I see what you did there!

  • too many movements of hands…please concentrate on movements of planets. Got it ?

  • While Isaac Newton was lying and sticking daggers in Leibniz
    And hiding up inside his attic on some Harry Potter business
    The universe is infinite, but this battle is finished

  • sickening to listen to a conformist talk about esoterics

  • I was hoping that this video would focus more on the history of Calculus rather then all of the other random facts

  • Leibniz is pronounced "lolly-bones"! Sheesh!

    Einstein is pronounced "oomps-toonz". Gimme a break!

    Isaac is pronounced "Itzhak Perlman". Ever heard of a dictionary?

  • WOW, way to skip the fact that he had a Latin copy of the JEWISH ZOHAR.

  • Newton vs Liebniz
    Edison vs Tesla
    Who really cares?
    In the end we just use whatever they left behind. That's enough credit for the dead.

  • This video is really really ill-conceived: poor Latin pronunciation, and Leibniz (pronunciation "(/ˈlaɪbnɪts/") is prononunced "libniz", O gosh!

  • Don't forget that Roger Bacon was exploring prisms and lenses long before Isaac was a twinkle in his parents' eyes.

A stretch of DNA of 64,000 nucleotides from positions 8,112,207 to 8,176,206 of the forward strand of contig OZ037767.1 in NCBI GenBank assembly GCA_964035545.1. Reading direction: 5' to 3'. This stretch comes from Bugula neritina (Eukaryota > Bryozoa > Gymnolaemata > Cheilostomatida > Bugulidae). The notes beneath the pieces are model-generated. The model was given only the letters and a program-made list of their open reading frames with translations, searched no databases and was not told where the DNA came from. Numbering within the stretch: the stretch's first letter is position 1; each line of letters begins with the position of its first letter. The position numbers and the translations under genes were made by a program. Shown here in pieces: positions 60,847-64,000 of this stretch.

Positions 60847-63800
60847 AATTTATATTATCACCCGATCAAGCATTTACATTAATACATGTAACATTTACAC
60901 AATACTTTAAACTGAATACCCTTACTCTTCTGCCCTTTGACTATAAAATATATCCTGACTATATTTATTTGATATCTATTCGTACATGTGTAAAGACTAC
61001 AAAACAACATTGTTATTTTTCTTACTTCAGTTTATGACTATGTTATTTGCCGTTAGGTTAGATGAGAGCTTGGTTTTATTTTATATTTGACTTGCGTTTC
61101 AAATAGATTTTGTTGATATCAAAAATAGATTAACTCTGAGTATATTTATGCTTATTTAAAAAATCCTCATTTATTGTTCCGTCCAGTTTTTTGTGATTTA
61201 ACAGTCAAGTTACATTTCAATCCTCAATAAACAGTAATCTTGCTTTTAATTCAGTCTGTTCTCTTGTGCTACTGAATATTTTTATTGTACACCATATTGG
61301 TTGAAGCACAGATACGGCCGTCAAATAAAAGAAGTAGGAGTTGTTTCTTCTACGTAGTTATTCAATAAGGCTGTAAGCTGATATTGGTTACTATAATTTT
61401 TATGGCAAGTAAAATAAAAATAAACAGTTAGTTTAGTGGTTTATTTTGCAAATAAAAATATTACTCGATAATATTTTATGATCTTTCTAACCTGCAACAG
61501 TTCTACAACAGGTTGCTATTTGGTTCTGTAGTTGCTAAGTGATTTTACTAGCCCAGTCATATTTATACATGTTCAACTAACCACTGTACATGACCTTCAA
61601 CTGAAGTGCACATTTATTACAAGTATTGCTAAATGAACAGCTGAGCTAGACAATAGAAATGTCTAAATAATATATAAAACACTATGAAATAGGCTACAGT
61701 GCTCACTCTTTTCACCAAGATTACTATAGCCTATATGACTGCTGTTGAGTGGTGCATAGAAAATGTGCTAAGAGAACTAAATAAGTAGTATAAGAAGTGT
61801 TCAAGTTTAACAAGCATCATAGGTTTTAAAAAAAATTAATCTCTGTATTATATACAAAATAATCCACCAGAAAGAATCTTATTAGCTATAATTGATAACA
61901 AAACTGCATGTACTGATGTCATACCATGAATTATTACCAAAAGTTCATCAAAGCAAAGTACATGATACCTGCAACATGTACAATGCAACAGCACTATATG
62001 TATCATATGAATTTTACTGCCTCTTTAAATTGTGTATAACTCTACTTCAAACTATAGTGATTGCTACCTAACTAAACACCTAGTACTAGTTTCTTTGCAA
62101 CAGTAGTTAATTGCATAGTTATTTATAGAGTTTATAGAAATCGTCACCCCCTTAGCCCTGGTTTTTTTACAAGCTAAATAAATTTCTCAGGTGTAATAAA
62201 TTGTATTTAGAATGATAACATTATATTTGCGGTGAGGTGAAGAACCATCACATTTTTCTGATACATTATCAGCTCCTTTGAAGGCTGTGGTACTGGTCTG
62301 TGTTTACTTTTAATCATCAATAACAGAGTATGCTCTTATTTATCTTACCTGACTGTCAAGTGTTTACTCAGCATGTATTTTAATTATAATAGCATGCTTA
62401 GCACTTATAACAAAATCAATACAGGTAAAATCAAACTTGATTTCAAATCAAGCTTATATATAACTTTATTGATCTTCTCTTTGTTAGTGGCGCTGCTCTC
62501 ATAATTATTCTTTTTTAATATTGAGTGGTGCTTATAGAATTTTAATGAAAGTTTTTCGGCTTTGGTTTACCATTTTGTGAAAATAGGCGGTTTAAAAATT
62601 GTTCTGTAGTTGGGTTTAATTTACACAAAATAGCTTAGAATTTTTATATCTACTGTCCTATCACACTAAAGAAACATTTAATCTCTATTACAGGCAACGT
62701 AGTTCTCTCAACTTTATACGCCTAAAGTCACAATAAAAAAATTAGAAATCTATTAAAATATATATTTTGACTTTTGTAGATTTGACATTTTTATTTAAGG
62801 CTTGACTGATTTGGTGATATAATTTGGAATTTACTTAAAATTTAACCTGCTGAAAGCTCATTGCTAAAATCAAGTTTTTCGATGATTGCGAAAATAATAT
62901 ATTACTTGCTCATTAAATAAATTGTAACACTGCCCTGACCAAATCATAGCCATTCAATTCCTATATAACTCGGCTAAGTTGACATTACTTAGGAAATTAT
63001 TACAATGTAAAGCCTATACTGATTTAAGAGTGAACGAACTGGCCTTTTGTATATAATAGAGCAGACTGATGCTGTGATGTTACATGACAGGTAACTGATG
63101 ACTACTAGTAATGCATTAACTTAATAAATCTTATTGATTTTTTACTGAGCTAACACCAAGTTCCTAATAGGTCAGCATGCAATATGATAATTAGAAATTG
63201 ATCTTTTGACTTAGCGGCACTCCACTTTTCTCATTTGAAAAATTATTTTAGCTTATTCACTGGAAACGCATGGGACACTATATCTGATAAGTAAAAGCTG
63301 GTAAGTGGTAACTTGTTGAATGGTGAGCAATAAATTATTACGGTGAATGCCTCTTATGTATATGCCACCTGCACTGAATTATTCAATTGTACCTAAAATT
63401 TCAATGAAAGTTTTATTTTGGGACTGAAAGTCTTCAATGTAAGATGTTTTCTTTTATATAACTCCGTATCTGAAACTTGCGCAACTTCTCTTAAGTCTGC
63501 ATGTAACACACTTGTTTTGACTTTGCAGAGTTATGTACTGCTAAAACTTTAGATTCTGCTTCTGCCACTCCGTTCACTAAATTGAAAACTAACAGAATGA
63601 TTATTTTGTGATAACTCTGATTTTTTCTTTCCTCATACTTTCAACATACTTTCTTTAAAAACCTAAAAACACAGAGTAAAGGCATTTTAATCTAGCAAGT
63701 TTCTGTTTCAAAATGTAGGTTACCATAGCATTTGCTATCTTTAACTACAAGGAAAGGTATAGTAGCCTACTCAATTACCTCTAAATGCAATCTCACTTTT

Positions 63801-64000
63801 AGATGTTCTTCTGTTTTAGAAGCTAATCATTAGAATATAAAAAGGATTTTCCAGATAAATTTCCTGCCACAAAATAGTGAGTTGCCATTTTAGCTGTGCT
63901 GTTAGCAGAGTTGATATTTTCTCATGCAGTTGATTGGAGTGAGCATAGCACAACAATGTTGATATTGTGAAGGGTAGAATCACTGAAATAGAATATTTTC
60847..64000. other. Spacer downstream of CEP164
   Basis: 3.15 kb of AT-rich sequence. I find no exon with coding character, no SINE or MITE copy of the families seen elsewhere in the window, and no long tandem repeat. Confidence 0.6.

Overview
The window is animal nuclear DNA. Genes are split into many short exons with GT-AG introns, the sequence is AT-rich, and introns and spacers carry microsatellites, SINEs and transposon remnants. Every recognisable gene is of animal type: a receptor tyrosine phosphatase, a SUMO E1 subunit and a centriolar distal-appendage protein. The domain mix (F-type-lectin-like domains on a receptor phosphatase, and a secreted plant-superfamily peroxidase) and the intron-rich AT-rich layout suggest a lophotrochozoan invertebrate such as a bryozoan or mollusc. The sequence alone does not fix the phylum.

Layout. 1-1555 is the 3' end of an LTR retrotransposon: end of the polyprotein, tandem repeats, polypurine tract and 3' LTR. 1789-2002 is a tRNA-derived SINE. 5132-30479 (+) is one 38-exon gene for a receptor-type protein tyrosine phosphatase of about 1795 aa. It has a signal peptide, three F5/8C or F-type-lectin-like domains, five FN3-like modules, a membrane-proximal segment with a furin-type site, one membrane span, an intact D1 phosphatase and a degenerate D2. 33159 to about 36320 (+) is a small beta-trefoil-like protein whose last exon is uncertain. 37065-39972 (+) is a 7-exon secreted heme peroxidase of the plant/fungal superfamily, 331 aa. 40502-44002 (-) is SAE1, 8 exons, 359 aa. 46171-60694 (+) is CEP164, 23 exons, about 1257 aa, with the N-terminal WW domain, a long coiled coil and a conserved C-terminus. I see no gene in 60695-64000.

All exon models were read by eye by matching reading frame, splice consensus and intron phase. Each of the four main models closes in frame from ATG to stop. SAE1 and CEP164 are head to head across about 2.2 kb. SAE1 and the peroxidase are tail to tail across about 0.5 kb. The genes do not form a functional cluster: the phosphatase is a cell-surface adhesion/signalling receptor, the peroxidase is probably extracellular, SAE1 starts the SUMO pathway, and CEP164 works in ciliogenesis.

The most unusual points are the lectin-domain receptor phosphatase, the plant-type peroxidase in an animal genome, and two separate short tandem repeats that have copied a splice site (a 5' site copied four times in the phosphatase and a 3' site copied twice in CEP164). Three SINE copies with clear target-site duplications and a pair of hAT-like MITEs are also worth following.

• great videos, and despite my wifes feelings to the contrary, your the better of the two brothers. 😉

  • Great fire of London: 1666
    sees the 666 at the end

    iS gOd TrYiNg To TeLl Us SoMeThInG??

  • That’s what’s missing in science these days. Not that the occult or alchemy has scientific veracity, but the artist and mystical elements can promote alternative ways of seeing the universe

  • Leibniz and newton both them plagarized the calculas from Indian source. So none of these two were great.

  • And he still thought he lived in the best possible of worlds….

  • Mathematics is the language used by Science. It is amazing to know that a Mathematician like Newton can perfectly say/construct the Three laws of Motion and the Universal Law of Gravitation. The appearance of Liebniz as another inventor of Calculus would make us see that no one has a monopoly of knowledge. The knowledge that one can discover today is open to be discovered by anyone, maybe at the same instant that we are discovering ours…